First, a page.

Their name was derived from the brand new Buick Invicta. According to Simril, “a white Jewish guy named Pete” owned a meat market on Orange Ave. and contacted Jack Bee and arranged for the recording session. The backing group, the Hollywood Rebels were most likely Hollywood session players hired to back these acts.The Invictas then backed teen idol Jimmie Hombs on “Voo Doo Dolly” with the Twinkle Tones backing Holmes on the flip. When Jay left the Invictas, he was replaced by ex-Debonaires Bill Melvin. When Perkins got into legal trouble, he too left the group, but “Gone So Long” was reissued on the Vault label b/w “Troubles” with label credit given to Sonny Patterson & the Pastel Six.

The Robins “Double Crossin’ Blues” 1950

August 8, 2007


The duet between Little Esther & the Robins set the R&B style for the first half of the 1950s with female vocalists dueting with R&B groups.  The breakthrough release, ”Double Crossing Blues,” credited to Little Esther (RN: Esther Mae Jones, b: TX, December, 23, 1935) & the Robins zoomed to the top of the r&b charts in March 1950. It was known to record buyers of the day as “Lady Bears,” because of the following lyrics between Little Esther and Bobby Nunn.

Esther: You belong out in the forest fighting a big old grizzly bear.
Bobby: How come you ain’t out in the forest?
Esther: I’m a lady!
Bobby: They got lady bears out there!

In black parlance of the day, as “lady bears” was a reference to an ugly and sexually aggressive women, the song became a subject of controversy, which certainly didn’t hurt its sales. Written by L.A. songwriter Jessie Mae Robinson, Johnny Otis added the lady bears dialog taken from Apus and Estrelita, a black comedy act. At first, Savoy owner Herman Lubinsky didn’t like the dub, but when WAAT DJ Bill Cook (who recorded for Savoy in 1951) out of Newark heard it, he played it on his show that evening, and the response was positive. As Lubinsky only had that song, he had to find an instrumental filler for the b-side. The first pressings used an instrumental credited to the Beale Street Gang, one of several flip sides over the years. ”Double Crossing Blues” became the first 45 rpm record pressed by Savoy.“When they released that stuff, it sold 300,000 copies in New York City alone in several days,” said Terrell.According to a lawsuit filed after the song hit, “Johnny Otis had asked her to write a song for a recording session,” said Jessie Mae Robinson’s daughter June Lynch. “Some of the stuff about the bear out in the jungle was added in the studio. The song was ‘Double Crossin’ Blues’.”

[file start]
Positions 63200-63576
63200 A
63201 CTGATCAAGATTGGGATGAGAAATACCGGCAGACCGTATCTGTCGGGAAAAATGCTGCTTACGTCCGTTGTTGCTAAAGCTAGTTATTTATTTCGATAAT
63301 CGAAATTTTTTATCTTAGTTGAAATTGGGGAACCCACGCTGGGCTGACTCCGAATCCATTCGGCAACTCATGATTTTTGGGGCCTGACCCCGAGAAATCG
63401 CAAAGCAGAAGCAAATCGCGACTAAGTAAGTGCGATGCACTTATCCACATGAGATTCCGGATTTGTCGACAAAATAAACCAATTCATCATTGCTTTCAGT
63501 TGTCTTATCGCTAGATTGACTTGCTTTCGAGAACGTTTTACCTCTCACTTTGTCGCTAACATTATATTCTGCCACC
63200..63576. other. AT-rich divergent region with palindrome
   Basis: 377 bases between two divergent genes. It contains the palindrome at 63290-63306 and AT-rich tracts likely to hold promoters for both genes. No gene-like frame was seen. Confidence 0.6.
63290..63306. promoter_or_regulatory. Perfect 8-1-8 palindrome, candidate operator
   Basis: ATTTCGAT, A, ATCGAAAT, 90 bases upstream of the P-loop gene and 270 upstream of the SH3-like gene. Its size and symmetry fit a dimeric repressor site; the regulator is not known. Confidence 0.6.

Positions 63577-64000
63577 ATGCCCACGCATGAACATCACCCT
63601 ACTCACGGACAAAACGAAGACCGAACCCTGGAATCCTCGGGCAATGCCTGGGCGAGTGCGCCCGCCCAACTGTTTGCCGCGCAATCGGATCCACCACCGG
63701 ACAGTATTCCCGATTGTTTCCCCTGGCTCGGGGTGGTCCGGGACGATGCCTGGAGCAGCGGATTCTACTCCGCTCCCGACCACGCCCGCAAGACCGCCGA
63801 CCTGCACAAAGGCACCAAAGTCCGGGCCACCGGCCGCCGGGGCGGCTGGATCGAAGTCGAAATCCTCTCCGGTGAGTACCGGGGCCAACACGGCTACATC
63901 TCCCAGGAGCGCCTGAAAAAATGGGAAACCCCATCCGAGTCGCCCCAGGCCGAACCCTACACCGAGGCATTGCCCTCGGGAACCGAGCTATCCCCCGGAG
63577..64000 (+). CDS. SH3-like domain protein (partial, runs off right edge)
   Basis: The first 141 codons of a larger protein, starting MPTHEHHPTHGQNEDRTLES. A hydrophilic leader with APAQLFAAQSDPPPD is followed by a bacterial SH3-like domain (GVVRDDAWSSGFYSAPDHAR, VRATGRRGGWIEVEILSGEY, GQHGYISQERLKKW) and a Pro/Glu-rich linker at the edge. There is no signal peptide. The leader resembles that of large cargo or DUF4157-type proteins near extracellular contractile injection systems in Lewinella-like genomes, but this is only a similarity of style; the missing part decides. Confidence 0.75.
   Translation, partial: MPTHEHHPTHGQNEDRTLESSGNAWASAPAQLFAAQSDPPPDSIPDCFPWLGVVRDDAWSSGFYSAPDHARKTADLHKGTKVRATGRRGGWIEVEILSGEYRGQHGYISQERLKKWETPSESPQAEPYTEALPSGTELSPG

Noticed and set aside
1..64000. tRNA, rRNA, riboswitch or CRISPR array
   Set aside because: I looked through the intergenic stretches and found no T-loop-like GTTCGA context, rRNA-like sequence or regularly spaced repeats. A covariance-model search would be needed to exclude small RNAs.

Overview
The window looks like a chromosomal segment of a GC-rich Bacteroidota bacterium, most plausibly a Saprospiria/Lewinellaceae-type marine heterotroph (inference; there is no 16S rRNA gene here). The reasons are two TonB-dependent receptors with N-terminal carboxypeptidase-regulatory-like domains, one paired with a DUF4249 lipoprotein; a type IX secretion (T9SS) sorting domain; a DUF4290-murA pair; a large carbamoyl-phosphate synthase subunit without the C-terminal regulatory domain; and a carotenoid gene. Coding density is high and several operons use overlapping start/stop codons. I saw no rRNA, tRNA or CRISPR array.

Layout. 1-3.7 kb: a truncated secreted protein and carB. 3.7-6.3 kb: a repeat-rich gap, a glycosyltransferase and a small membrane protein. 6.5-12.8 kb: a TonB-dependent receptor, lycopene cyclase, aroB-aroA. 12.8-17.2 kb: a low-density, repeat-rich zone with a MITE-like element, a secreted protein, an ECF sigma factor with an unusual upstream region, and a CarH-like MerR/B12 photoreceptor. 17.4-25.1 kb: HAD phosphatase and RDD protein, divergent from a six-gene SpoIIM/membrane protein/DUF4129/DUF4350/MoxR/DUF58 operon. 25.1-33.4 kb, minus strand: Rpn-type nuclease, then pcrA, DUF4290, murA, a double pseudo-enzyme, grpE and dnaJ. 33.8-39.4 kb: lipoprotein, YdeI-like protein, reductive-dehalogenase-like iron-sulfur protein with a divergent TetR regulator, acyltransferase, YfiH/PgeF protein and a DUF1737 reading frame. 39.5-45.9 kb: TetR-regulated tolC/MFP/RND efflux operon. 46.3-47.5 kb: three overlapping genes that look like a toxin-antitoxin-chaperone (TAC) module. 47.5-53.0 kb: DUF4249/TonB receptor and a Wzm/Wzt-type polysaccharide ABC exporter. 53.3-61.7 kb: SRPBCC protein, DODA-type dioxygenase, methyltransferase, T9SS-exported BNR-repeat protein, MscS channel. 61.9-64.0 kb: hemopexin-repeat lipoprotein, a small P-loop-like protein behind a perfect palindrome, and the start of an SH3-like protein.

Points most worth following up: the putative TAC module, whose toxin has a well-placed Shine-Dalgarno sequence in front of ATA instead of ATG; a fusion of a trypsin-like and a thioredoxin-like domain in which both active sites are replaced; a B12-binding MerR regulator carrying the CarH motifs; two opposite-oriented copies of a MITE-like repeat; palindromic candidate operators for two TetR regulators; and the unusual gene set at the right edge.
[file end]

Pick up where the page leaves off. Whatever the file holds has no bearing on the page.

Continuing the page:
When the record listed Otis as composer, Robinson sued. According to the L.A. Sentinal of Mar. 30 1950, she was awarded an out-of-court settlement, because her song had been appropriated and recorded by “a local drummer.”Asked about this, Otis told Bill Millar in “The Coasters,” “Jessie Mae Robinson had submitted a song to me called ‘What’s A Matter Baby,’ a little blues song without about four verses. I’d also written an untitled song, which was based on an old comedy act, Apus and Estralita, which I’d seen years ago in vaudeville. In the middle of their act, she’d say to him, ‘you should be out in the forest fightin’ a grizzly bear,’ and he’d say, ‘how come you ain’t out…’ and she’d butt in with ‘I’m a lady,’ and he’d say, ‘Hell, they got lady bears out there.’ And the audience would crack up, see. So I started to write a song. I forgot how it went, but I had two verse, including that catch-phrase. My eyes fell on Jessie Mae’s song lying on my bed and I though, Jeez, if I took those two verses and tagged them on, we’d have a great song. I called Jessie and she said, ‘go ahead. We’ll be collaborators’.”

“When we made ‘Lady Bears’ with Johnny Otis, we learned four songs, put the music to it, got a date from Ralph Bass, went to the studio for four hours,” said Terrell. “We always had some time left over, you could tell they liked the way we did it, put a bottle of wine, ‘Double Crossin’ Blues’ was the tag record to four we did.”

The Olympics “Western Movies” 1958

August 8, 2007